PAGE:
From government it would be nice to see some order in pension legislation. In Ontario, first, the province announced changes to the Pension Benefits Act that include new rules in surplus distribution. Within days a court brings down a long-awaited ruling in the infamous Monsanto case directly contradicting the government’s pro-plan-sponsor legislation. (Monsanto began in 1998 when the firm applied for a partial pension plan windup eventually rejected by regulators because there were no provisions to distribute surplus; appeals took the case to the end of 2002.) Ontario responded to the ruling by freezing pension changes and then withdrawing them altogether. Wasn’t anyone expecting Monsanto to ever end?
And nationally, there’s always the issue of the patchwork pension landscape, where companies operating in more than one province must adjust pension dealings. Support for more standardization across jurisdictions would be welcome.
From Ottawa it would be good to have money and action backing up all the promises of the national skills agenda — now dubbed the Innovation Strategy. Employers should wish for the best with this one. It may be the best hope for negating the looming period of labour shortages most organizations fear.
From job candidates, how about less people applying for positions with cover letters and resumes asking to be hired for some other occupation? Could they at least stop including the line about how their unrelated profession/education ideally prepares them for the advertised opening?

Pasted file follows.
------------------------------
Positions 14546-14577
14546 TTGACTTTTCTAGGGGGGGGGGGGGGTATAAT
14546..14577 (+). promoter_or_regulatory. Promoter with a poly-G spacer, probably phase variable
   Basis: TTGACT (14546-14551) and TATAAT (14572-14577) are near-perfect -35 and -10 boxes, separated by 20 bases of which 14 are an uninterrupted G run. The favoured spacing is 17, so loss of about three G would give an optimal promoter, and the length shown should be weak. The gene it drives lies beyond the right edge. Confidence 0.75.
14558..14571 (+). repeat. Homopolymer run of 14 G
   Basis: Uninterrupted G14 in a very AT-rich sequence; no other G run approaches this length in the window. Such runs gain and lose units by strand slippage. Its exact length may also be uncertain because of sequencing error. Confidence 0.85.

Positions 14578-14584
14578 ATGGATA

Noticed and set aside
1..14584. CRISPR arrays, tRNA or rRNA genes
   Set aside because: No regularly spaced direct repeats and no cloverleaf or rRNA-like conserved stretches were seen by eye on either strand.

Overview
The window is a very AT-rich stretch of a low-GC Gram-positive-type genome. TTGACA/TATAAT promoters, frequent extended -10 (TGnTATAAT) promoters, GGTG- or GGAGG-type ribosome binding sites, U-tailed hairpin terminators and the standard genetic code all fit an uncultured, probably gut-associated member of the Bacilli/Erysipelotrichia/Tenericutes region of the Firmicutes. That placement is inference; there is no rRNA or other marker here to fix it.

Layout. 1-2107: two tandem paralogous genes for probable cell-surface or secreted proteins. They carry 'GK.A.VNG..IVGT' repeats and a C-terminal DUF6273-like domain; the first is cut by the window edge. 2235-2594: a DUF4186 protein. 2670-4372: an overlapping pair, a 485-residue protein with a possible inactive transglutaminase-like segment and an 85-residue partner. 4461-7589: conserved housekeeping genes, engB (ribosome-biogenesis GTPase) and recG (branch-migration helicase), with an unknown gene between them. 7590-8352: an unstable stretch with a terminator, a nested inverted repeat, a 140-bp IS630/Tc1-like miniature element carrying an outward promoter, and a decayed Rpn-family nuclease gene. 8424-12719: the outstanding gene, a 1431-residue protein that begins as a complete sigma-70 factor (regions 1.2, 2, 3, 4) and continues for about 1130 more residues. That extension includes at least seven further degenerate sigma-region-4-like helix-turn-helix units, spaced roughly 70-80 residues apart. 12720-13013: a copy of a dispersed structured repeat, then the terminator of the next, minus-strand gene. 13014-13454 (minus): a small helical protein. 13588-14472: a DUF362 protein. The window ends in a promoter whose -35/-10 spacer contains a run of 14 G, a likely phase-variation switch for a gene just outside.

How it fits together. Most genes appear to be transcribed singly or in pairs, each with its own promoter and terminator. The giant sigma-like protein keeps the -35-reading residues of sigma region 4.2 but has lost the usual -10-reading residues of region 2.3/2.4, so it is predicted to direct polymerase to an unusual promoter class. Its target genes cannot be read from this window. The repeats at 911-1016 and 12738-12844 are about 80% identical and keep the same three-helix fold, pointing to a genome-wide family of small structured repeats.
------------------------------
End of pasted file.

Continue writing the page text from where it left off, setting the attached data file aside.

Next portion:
From the accounting department, HR could do with less emphasis on statistics for common sense initiatives that support healthy, productive workplaces. Finance needs to appreciate there are intangibles at play in people management that can be difficult to measure, but still important to the bottom line. Take wellness. HR can and should capture the value of such programs, but should it have to demonstrate return-on-investment down to the last penny? Is the same standard applied to multi-million dollar investments in new technology that isn’t that different from existing technology, or to the multitude of failed mergers and acquisitions?
And from senior management it would be nice to have more executives who appreciate both the value of people and the need for professionals educated to make the most of the labour force. Steady progress towards strategic HR across the profession can occur in 2003. It’s a realistic goal for the year ahead, but, unlike wishing for more supportive government, HR professionals will have to work to achieve senior team status.
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